late 14c., respiracioun, "act or process of breathing, inhalation and exhalation of air by the lungs," from Latin respirationem (nominative respiratio) "breathing, respiration," noun of action from past-participle stem of respirare "breathe again, breathe in and out," from re- "again" (see re-) + spirare "to breathe" (see spirit (n.)). Extended to plants by 1831. Milton used it for "act of returning to life" ("breathing again").
"air hole," 1610s, from Latin spiraculum "breathing hole," from spirare "to breathe" (see spirit (n.)). Related: Spiracular.
late 14c., aspiracioun, "a spirant;" 1530s as "action of breathing into," from Latin aspirationem (nominative aspiratio) "a breathing on, a blowing upon; rough breathing; influence," noun of action from past-participle stem of aspirare "strive for, seek to reach," literally "breathe at, blow upon" (see aspire). The meaning "steadfast longing for a higher goal, earnest desire for something above one" is recorded from c. 1600 (sometimes collectively, as aspirations).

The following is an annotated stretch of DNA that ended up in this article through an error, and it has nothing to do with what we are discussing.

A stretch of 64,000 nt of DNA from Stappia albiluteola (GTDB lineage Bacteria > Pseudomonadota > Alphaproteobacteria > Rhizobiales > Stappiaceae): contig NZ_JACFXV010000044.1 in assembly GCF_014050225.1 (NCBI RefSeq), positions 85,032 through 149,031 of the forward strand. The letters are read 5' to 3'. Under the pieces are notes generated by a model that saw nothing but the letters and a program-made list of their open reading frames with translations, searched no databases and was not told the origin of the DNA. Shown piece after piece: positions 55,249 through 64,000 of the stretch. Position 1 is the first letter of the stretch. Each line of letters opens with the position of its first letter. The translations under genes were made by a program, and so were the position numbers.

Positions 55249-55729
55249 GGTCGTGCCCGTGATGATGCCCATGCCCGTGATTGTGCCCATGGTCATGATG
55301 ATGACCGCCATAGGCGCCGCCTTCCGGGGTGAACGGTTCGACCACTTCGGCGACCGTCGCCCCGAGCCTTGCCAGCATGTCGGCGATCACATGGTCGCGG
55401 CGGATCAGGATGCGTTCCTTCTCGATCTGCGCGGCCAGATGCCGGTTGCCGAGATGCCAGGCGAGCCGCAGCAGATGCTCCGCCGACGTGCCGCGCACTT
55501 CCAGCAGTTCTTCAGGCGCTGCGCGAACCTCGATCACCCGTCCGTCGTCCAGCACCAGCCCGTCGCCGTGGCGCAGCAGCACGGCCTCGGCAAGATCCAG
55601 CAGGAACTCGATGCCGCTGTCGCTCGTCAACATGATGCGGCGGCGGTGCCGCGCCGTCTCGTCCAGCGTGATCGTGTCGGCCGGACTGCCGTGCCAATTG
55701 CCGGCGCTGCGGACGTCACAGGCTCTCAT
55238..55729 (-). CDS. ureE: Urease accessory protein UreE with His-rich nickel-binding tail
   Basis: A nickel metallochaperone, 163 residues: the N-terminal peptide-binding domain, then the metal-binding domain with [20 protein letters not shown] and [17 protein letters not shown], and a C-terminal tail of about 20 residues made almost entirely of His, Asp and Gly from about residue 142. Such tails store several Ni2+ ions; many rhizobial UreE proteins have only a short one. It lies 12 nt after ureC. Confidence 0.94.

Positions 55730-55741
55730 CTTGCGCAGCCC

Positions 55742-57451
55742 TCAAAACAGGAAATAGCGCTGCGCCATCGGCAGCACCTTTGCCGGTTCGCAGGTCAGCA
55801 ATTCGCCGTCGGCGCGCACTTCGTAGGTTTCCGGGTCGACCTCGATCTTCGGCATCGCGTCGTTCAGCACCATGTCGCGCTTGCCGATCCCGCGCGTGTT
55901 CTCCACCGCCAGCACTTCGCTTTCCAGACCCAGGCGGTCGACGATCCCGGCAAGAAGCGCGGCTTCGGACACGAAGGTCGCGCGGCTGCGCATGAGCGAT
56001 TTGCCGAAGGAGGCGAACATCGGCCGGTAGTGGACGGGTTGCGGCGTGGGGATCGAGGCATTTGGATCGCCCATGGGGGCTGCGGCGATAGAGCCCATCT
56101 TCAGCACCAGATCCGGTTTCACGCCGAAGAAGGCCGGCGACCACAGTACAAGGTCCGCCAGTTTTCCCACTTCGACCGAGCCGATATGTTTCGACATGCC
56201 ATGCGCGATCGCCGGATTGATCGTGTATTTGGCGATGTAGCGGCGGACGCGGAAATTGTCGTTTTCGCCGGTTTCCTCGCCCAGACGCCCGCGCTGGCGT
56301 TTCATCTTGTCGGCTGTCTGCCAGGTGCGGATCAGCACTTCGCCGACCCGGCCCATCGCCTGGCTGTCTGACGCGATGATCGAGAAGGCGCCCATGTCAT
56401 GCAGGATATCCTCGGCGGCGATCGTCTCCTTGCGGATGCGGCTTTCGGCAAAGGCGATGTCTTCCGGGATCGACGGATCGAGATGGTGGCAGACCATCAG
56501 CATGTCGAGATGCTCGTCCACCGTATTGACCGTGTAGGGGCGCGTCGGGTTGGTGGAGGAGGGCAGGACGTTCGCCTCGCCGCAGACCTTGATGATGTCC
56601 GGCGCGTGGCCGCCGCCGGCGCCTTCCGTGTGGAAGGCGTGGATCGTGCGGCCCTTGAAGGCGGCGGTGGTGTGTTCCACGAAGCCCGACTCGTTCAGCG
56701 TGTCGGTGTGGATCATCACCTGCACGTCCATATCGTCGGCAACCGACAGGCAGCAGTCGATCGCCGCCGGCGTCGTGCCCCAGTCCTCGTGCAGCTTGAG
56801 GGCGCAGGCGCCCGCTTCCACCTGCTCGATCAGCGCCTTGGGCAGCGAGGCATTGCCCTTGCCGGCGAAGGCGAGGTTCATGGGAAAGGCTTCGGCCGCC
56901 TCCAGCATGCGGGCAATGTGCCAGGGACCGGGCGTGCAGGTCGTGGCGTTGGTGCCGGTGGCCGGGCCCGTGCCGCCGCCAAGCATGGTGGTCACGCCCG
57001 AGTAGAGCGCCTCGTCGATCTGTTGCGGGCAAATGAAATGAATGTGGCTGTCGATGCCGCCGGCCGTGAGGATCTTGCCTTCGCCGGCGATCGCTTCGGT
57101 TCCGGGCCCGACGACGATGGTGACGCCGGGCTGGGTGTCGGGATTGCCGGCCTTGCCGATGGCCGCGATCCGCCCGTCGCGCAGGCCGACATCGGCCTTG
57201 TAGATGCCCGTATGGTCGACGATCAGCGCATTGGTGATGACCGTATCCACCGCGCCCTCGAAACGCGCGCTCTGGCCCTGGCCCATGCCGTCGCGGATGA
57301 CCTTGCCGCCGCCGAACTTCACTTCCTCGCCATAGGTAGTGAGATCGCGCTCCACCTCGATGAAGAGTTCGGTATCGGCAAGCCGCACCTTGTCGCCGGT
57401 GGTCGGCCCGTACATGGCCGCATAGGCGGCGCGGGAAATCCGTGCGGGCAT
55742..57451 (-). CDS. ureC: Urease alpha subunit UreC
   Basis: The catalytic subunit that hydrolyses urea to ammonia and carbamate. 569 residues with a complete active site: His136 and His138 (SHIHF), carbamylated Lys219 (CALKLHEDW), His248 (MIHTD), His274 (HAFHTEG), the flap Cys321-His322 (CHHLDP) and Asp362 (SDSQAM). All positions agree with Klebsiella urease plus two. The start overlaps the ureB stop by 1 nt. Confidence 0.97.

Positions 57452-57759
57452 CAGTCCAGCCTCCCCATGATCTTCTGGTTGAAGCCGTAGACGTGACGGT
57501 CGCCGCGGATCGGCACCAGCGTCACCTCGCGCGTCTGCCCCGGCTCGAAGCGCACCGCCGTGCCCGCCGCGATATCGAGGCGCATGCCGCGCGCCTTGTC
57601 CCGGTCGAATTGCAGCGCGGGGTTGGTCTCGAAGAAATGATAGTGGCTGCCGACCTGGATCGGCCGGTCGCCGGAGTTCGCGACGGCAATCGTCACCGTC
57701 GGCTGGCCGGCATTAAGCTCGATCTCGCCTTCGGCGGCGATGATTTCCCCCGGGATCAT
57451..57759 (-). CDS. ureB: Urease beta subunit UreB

"miraculous communication of supernatural knowledge or power," 1660s, from Latin afflatus "a breathing upon, blast," figuratively "inspiration," noun use of past participle of afflare "to blow upon," from ad "to" (see ad-) + flare "to blow" (from PIE root *bhle- "to blow"). The literal meaning "a blowing or breathing upon" is rare in English, this sense being taken by afflation.